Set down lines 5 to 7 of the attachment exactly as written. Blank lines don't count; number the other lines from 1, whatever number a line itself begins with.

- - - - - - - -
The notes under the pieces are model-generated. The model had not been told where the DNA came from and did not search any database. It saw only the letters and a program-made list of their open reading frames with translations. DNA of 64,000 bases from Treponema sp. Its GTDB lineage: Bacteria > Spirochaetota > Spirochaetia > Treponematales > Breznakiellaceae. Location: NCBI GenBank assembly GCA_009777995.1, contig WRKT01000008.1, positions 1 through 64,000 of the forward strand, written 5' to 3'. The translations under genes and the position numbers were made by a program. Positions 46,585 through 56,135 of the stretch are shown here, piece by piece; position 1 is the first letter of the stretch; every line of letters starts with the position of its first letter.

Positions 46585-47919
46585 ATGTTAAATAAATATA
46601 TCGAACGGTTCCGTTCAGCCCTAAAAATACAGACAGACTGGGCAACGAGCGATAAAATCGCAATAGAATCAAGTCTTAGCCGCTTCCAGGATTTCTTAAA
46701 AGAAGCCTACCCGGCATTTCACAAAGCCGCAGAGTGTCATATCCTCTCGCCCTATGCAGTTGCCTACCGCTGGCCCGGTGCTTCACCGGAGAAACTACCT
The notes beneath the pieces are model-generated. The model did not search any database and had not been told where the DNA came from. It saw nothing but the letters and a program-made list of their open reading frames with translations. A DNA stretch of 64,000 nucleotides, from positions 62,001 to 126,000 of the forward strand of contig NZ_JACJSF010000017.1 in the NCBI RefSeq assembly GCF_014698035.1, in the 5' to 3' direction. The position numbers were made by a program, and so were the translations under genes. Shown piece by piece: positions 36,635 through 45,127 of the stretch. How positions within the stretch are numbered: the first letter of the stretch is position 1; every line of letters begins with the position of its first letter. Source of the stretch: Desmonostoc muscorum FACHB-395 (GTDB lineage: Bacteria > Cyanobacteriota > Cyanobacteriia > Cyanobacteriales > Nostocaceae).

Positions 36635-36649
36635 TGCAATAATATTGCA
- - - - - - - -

46701 AGAAGCCTACCCGGCATTTCACAAAGCCGCAGAGTGTCATATCCTCTCGCCCTATGCAGTTGCCTACCGCTGGCCCGGTGCTTCACCGGAGAAACTACCT
The notes beneath the pieces are model-generated. The model did not search any database and had not been told where the DNA came from. It saw nothing but the letters and a program-made list of their open reading frames with translations. A DNA stretch of 64,000 nucleotides, from positions 62,001 to 126,000 of the forward strand of contig NZ_JACJSF010000017.1 in the NCBI RefSeq assembly GCF_014698035.1, in the 5' to 3' direction. The position numbers were made by a program, and so were the translations under genes. Shown piece by piece: positions 36,635 through 45,127 of the stretch. How positions within the stretch are numbered: the first letter of the stretch is position 1; every line of letters begins with the position of its first letter. Source of the stretch: Desmonostoc muscorum FACHB-395 (GTDB lineage: Bacteria > Cyanobacteriota > Cyanobacteriia > Cyanobacteriales > Nostocaceae).

Positions 36635-36649